Blue-chip publisher Conde Nast, owner of Vanity Fair, The New Yorker, Wired and fifteen other respected publications, has acquired the digital-native music publisher Pitchfork for an undisclosed sum. The news was first reported by the New York Times. Pitchfork staff will now report to Fred Santarpia, Conde Nast's Chief Digital Officer and the lead behind the acquisition.
Pitchfork was founded in 1996 by Minnesota native Ryan Schreiber, who quickly relocated the nascent publication to Chicago. It now maintains offices in Brooklyn, Los Angeles, Chicago and Paris. In addition to its website, which the company claims draws over 6 million unique visitors per month, Pitchfork produces music festivals in Chicago and Paris, maintains an online video division as well as a quarterly print publication launched in 2013, The Pitchfork Review.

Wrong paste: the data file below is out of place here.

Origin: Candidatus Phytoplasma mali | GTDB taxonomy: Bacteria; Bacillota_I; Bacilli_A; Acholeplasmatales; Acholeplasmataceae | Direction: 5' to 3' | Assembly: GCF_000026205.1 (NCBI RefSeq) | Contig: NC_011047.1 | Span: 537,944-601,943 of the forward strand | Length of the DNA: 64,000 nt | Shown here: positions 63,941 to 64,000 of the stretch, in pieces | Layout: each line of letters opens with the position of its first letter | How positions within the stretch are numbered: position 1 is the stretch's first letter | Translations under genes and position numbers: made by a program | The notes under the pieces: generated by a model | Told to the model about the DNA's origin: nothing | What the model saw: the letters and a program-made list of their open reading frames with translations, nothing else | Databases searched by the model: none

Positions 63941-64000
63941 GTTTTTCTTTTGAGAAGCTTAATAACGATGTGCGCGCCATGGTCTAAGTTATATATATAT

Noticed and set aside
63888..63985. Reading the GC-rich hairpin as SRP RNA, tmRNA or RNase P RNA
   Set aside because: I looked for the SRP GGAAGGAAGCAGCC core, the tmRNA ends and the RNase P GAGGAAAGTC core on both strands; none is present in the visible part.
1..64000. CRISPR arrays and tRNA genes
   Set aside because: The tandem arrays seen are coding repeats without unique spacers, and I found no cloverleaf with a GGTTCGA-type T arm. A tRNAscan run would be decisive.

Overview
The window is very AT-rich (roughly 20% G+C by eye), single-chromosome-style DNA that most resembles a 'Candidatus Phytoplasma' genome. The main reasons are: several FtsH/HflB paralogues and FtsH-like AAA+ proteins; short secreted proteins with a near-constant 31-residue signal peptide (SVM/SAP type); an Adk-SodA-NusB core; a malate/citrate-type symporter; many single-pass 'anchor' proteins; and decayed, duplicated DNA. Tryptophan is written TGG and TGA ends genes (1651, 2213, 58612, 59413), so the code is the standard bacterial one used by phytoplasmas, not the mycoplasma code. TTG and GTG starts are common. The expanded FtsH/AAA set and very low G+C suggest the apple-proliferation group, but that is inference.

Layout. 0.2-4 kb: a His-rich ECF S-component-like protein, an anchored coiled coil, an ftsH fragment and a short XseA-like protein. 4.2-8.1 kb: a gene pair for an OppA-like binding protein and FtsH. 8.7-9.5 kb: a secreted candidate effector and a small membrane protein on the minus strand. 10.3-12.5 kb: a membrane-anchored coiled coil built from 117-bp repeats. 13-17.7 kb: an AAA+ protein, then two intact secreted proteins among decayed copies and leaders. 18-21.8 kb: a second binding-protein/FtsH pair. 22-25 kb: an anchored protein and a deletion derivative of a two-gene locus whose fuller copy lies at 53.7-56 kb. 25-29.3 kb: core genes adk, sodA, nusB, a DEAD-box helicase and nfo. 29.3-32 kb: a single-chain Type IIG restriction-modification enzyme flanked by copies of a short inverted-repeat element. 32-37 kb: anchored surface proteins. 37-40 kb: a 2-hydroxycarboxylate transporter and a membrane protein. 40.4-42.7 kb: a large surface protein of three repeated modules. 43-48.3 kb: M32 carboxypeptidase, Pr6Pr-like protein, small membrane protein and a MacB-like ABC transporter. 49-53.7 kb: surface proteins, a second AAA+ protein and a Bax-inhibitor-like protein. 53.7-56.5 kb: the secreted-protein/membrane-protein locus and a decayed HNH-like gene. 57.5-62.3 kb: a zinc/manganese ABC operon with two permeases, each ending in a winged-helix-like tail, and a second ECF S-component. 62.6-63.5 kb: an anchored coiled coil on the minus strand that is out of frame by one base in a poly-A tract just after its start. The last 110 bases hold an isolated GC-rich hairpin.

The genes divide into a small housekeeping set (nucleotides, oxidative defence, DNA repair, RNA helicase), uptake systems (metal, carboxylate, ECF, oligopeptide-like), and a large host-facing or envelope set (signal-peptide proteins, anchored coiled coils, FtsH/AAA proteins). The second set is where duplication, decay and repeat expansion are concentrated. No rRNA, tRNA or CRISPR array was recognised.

Speaking to Ian Rogers for Billboard four years ago, WME head of music Marc Geiger spoke of the influence that a positive review from Pitchfork has on an artist's career, saying that "when they gave a review over an eight to an artist, we'd get 40 calls to book them."